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Your own moral attitudes and religious/cultural beliefs will influence your views on how a young person will be coping with parental separation. Also, your own experiences of how you or others have coped in this situation will have a bearing on how you respond. Being aware of these biases and responding to the individual child and their specific situation is the best way to be helpful.
For more information, see section on being aware of yourself and your own response.
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- Try to talk to the child or young person about what is going on if you are in a position to do so. If you do so make sure that you are honest with them. However, at the same time do not place the blame or take sides with the parents in any way. For more information, see section on counselling techniques.
- Encourage the child or young person to express their feelings, whatever they may be. They might feel sad, angry, confused, frustrated. Bear in mind that these emotions can sometimes seem contradictory, so help the young person process them by letting them express themselves. Try to encourage the child or young person to talk about their feelings, but especially with younger children other ways of expression (such as art) can also work very well.
- Make the child or young person feel secure. Children and young people often blame themselves for the divorce and feel unloved as a result, so assure them that you care about them.
- If this is appropriate, try to get the child or young person to think about the positive things of the separation, and which aspects of their lives might actually be better now as a result, e.g. less arguing, their parents are happier, making new friends, and so on.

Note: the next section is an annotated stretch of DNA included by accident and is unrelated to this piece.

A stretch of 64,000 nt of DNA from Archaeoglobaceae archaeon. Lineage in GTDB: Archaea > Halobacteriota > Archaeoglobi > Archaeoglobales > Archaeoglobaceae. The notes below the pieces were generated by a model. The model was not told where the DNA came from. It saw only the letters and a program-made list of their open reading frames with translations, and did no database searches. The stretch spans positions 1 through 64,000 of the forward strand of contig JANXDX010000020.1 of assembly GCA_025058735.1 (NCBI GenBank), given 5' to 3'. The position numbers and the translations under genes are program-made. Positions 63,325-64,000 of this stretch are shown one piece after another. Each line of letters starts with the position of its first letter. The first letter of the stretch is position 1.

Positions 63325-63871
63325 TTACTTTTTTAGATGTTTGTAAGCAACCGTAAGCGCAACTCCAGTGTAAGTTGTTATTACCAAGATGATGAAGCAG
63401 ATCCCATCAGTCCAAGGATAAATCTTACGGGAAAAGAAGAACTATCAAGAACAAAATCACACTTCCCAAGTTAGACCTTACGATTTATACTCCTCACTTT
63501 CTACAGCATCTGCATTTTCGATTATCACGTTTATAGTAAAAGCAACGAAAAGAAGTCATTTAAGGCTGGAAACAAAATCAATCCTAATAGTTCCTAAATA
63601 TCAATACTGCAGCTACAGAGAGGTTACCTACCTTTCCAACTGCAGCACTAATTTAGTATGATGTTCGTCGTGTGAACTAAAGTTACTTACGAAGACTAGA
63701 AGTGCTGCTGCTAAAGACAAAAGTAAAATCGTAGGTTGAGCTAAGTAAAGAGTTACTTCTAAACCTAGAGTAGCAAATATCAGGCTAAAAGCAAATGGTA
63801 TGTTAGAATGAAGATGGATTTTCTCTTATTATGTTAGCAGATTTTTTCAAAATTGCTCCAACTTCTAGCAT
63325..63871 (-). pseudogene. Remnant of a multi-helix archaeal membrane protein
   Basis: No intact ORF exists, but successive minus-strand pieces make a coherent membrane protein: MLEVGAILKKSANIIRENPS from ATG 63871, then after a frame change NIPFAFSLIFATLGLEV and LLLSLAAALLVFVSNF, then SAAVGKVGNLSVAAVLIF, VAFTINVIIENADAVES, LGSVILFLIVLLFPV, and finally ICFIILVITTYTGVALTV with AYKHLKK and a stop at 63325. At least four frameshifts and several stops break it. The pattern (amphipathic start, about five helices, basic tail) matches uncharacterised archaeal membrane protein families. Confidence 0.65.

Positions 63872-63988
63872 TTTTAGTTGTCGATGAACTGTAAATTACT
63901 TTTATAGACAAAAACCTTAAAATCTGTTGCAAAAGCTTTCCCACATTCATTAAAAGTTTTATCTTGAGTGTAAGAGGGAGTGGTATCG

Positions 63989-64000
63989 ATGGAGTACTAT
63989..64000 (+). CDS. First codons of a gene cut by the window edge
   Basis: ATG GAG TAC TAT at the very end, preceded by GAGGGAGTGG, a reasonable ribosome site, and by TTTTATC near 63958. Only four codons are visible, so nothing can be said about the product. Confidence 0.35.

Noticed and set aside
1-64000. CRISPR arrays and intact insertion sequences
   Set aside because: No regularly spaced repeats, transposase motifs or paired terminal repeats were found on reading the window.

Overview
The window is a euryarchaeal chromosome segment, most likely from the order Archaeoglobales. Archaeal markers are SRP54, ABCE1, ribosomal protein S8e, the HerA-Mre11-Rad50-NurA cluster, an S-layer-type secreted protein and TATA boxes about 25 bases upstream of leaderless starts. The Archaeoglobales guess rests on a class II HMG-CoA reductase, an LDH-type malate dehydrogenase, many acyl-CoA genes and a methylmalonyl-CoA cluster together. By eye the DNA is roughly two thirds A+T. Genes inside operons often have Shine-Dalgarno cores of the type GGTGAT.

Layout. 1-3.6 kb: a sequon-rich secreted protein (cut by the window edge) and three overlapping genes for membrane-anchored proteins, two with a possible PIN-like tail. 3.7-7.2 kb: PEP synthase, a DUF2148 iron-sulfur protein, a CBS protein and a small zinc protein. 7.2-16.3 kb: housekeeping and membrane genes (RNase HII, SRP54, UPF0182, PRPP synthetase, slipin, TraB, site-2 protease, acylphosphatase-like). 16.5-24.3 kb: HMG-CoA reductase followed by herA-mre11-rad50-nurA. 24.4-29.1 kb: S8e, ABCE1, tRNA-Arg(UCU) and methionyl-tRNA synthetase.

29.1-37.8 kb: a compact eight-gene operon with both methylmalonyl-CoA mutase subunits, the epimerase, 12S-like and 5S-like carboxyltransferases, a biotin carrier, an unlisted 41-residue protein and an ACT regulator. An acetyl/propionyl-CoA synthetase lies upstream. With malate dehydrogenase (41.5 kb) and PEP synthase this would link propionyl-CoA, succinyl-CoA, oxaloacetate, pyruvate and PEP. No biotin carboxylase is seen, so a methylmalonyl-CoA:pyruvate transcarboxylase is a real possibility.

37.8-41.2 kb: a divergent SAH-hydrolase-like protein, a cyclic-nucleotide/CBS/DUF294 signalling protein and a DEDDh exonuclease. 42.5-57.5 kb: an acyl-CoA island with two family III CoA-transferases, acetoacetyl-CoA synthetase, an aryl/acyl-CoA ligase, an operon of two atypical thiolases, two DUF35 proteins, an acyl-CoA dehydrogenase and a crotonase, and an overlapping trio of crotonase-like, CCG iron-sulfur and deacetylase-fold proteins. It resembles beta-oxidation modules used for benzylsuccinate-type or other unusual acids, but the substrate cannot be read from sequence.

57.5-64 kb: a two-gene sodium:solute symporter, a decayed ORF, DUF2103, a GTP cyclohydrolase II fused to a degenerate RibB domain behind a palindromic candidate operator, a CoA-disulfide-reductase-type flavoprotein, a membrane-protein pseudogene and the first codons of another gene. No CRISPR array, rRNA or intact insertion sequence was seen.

- Separations often involve a lot of lifestyle changes, so make sure that you stick to routines or create new ones as much as possible. This will also help the child or young person feel more secure by making their lives more predictable and stable.
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- If your attempt to help the child or young person has uncovered issues that you are inexperienced in dealing with, such as sexual abuse.
- If the specific behaviour that the child or young person is showing as a result is very extreme, or occurs together with other worrying behaviours.
You should get in touch with your local health centre or hospital to obtain a contact number for the appropriate children and young people's mental health specialists.
Remember - you can contact your local mental health specialists for a number of reasons, for example:
- For advice on how to make a referral about a named child.
- For advice about whether or not to make a referral (it is normal practice to seek this advice without naming the child in the first instance).
- For advice about what to do (once again there should be no necessity to name the child).
By not naming the child you are protecting their right to confidentiality. This method of seeking advice also has the advantage that you do not need to get anyone’s consent in advance of your contact phone call.